Type of Spiritual Experience
A description of the experience
On Apr, 29, 2016: 263 people reported to have side effects when taking Permethrin. Among them, 2 people (0.76%) have Hallucinations.
On Apr, 4, 2016: 263 people reported to have side effects when taking Permethrin. Among them, 13 people (4.94%) have Death.
Top co-used drugs for these people :
- Tab ivermectin (8 people, 61.54%)
- Stromectol (4 people, 30.77%)
- Levothyroxine na (2 people, 15.38%)
- Haloperidol (2 people, 15.38%)
- Liquid petrolatum (2 people, 15.38%)
Permethrin is a medication and chemical widely used as an insecticide, acaricide, and insect repellent. Permethrin is a first-line treatment for scabies. It is used as a cream.
It belongs to the family of synthetic chemicals called pyrethroids and functions as a neurotoxin, affecting neuron membranes by prolonging sodium channel activation. It is not known to rapidly harm most mammals or birds, but is toxic to fish and cats. In cats it may induce hyperexcitability, tremors, seizures, and death. In general, it has a low mammalian toxicity and is poorly absorbed by skin.
It is on the World Health Organization's List of Essential Medicines, the most important medications needed in a basic health system.
Permethrin is used:
- as an insecticide
- in agriculture, to protect crops
- in agriculture, to kill livestock parasites
- for industrial/domestic insect control
- in the textile industry to prevent insect attack of woollen products
- as an insect repellent or insect screen
- in timber treatment
- as a personal protective measure (cloth impregnant, used primarily for US military uniforms and mosquito nets)
- in pet flea preventative collars or treatment
In agriculture, permethrin is mainly used on cotton, wheat, maize, and alfalfa crops. Its use is controversial because, as a broad-spectrum chemical, it kills indiscriminately; as well as the intended pests, it can harm beneficial insects including honey bees, and aquatic life.
Permethrin kills ticks on contact with treated clothing. A method of reducing deer tick populations by treating rodent vectors involves stuffing biodegradable cardboard tubes with permethrin-treated cotton. Mice collect the cotton for lining their nests. Permethrin on the cotton instantly kills any immature ticks feeding on the mice. It is important to put the tubes where mice will find them, such as in dense, dark brush, or at the base of a log; mice are unlikely to gather cotton from an open lawn.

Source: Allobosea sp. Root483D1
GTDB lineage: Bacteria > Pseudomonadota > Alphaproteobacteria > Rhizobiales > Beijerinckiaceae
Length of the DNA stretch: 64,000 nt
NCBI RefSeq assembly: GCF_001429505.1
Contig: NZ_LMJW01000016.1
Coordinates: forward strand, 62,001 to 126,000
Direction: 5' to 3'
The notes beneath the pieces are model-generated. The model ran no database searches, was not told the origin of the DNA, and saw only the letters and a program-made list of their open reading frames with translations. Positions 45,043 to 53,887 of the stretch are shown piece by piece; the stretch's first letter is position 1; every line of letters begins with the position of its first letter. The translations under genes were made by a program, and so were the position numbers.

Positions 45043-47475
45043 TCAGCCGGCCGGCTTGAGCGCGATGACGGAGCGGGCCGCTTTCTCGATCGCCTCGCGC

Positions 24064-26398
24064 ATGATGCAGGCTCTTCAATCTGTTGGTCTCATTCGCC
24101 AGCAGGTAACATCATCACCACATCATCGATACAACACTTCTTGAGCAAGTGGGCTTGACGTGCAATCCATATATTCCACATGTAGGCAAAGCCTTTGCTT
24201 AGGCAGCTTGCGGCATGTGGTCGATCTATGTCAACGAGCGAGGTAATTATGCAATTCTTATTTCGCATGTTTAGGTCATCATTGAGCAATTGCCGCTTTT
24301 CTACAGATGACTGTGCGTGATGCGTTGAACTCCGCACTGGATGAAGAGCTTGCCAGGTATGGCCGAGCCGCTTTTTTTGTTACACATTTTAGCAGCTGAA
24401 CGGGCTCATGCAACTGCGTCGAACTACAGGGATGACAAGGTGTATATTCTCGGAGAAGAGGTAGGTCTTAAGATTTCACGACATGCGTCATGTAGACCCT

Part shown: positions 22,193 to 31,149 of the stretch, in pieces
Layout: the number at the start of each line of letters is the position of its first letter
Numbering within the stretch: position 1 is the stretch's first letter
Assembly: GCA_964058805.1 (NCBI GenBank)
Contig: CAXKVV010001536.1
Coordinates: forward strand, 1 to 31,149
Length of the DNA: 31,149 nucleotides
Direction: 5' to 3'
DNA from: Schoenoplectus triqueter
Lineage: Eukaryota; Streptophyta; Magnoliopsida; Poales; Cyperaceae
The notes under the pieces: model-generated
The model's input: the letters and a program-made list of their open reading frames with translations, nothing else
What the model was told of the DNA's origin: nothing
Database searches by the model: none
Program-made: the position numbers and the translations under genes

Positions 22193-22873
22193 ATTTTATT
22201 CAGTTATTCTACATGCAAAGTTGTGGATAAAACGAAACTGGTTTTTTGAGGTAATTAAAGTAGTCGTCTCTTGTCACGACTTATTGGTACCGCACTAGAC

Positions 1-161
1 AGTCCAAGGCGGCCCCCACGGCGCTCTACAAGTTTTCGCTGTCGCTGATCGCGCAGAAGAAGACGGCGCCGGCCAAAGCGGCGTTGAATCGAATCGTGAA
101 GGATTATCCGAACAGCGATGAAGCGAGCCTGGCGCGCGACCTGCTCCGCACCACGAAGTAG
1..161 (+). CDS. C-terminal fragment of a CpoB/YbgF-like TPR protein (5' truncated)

Permethrin is used in tropical areas to prevent mosquito-borne disease such as dengue fever and malaria. Mosquito nets used to cover beds may be treated with a solution of permethrin. This increases the effectiveness of the bed net by killing parasitic insects before they are able to find gaps or holes in the net. Military personnel training in malaria-endemic areas may be instructed to treat their uniforms with permethrin, as well. An application should last several washes.
Permethrin is the most commonly used insecticide worldwide for the protection of wool from keratinophagous insects such as Tineola bisselliella.
Permethrin is available for topical use as a cream or lotion. It is used in the treatment and prevention in exposed individuals of head lice (Pediculus humanus capitis) and treatment of scabies (Sarcoptes scabies). Permethrin formulations include a prescription-only 5% strength for scabies and an over-the-counter 1% strength for lice.
Dosage and administration
For treatment of scabies: Adults and children older than 2 months are instructed to apply the cream to the entire body from head to the soles of the feet. Wash off the cream after 8–14 hours. In general, one treatment is curative.
For treatment of head lice: Apply to hair, scalp, and neck after shampooing. Leave in for 10 minutes and rinse. Avoid contact with eyes.